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Thread: Irish Spellings

  1. #1

    Irish Spellings

    I come from Ireland and have an Irish name (Siobhan). I would love to include that heritage in my children's names but I have been wondering after reading an interesting thread on "youneek" spellings.

    If "youneek" names have discrimination from employers as I have read on a few threads, will Irish spellings be understood as traditional spellings or will they be misunderstood or discriminated against?

    Names such as

    Eilhoise (Family name said "Ay-leesh") F
    Caoimhe (Keeva) F
    Saoirse (Seer-sha) F
    Tadg (Teeg) M

  2. #3
    Join Date
    May 2012
    Posts
    4,149
    I guess as a name-nerd I’m a bit biased but I think that traditional Irish names are sort of the opposite of treendee and youneek names. In reality though I think that if you have an Irish last name most people will assume it’s Irish but if your last name is something other than Irish (say Italian or Croatian) I think there is a greater chance for people to assume a youneek spelling.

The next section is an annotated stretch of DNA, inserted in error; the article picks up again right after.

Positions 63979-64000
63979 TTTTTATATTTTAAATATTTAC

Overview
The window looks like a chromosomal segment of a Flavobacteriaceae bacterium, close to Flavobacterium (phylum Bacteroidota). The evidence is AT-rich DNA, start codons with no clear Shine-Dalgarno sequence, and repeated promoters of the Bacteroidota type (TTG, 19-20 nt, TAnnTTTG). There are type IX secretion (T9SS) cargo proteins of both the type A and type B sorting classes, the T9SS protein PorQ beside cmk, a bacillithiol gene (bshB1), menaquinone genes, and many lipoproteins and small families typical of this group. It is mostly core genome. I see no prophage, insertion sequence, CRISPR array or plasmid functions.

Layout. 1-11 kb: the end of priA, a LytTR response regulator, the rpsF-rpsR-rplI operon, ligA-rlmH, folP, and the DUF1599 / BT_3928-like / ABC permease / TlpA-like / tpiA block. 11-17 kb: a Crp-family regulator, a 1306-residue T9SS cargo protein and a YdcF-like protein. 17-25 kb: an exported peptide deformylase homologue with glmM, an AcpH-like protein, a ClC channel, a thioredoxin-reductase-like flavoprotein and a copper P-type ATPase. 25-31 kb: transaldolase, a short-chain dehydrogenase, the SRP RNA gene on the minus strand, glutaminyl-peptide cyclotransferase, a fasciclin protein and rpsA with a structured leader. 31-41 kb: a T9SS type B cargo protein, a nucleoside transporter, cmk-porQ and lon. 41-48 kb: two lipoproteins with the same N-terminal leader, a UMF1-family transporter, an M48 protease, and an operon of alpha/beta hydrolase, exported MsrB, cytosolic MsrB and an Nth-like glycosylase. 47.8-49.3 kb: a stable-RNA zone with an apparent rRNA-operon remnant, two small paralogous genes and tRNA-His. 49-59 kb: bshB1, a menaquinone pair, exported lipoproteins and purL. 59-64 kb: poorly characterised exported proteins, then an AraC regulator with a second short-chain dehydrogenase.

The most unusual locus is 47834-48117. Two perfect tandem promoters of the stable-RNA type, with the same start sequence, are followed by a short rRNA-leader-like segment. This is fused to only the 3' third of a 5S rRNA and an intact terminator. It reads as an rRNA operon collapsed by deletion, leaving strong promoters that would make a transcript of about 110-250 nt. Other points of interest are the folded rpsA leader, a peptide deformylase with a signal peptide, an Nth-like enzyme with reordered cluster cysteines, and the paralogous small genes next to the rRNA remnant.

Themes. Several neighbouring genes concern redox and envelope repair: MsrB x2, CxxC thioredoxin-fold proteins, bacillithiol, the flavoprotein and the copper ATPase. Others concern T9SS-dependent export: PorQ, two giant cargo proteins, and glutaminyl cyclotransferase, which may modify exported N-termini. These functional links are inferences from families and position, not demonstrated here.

...if my husbands has no vote, then....
    Endora & Lorelei / Dexter & Gideon
    ...we are newlyweds and not trying...yet...

  3. #5
    Join Date
    Dec 2009
    Location
    New England, USA
    Posts
    6,679
    I agree that Irish spellings are desirable, especially with an Irish or Celtic last name.
    Anastasia Pearl, Caroline Audrey, Catherine Maeve,
    Elizabeth Jane, Grace Charlotte, Rose Genevieve

    Benjamin Clark, Jack Ronan, James Frederick,
    Liam David, Luke Alexander, Patrick Elliot

  4. #7
    Join Date
    Mar 2013
    Location
    Boston, MA
    Posts
    6,980
    I definitely think Irish spellings are understood to be traditional and not generally mistaken for "youneek". Have you experienced discrimination you felt was due to your name?

  5. #9
    Join Date
    Nov 2013
    Posts
    1,962

    I think it is good

    Quote Originally Posted by srmarynapalm View Post
    I come from Ireland and have an Irish name (Siobhan). I would love to include that heritage in my children's names but I have been wondering after reading an interesting thread on "youneek" spellings.

    If "youneek" names have discrimination from employers as I have read on a few threads, will Irish spellings be understood as traditional spellings or will they be misunderstood or discriminated against?

    Names such as

    Eilhoise (Family name said "Ay-leesh") F
    Caoimhe (Keeva) F
    Saoirse (Seer-sha) F
    Tadg (Teeg) M
    to use traditional names and I love Celtic names. I do struggle with names like these because not only do I not know how to pronounce them, but I tend to forget once I know.

    I love the Welsh Eluned but I cannot seem to say it right.

    I don't know if people discriminate but I know people tend to avoid saying words they have no idea how to say...

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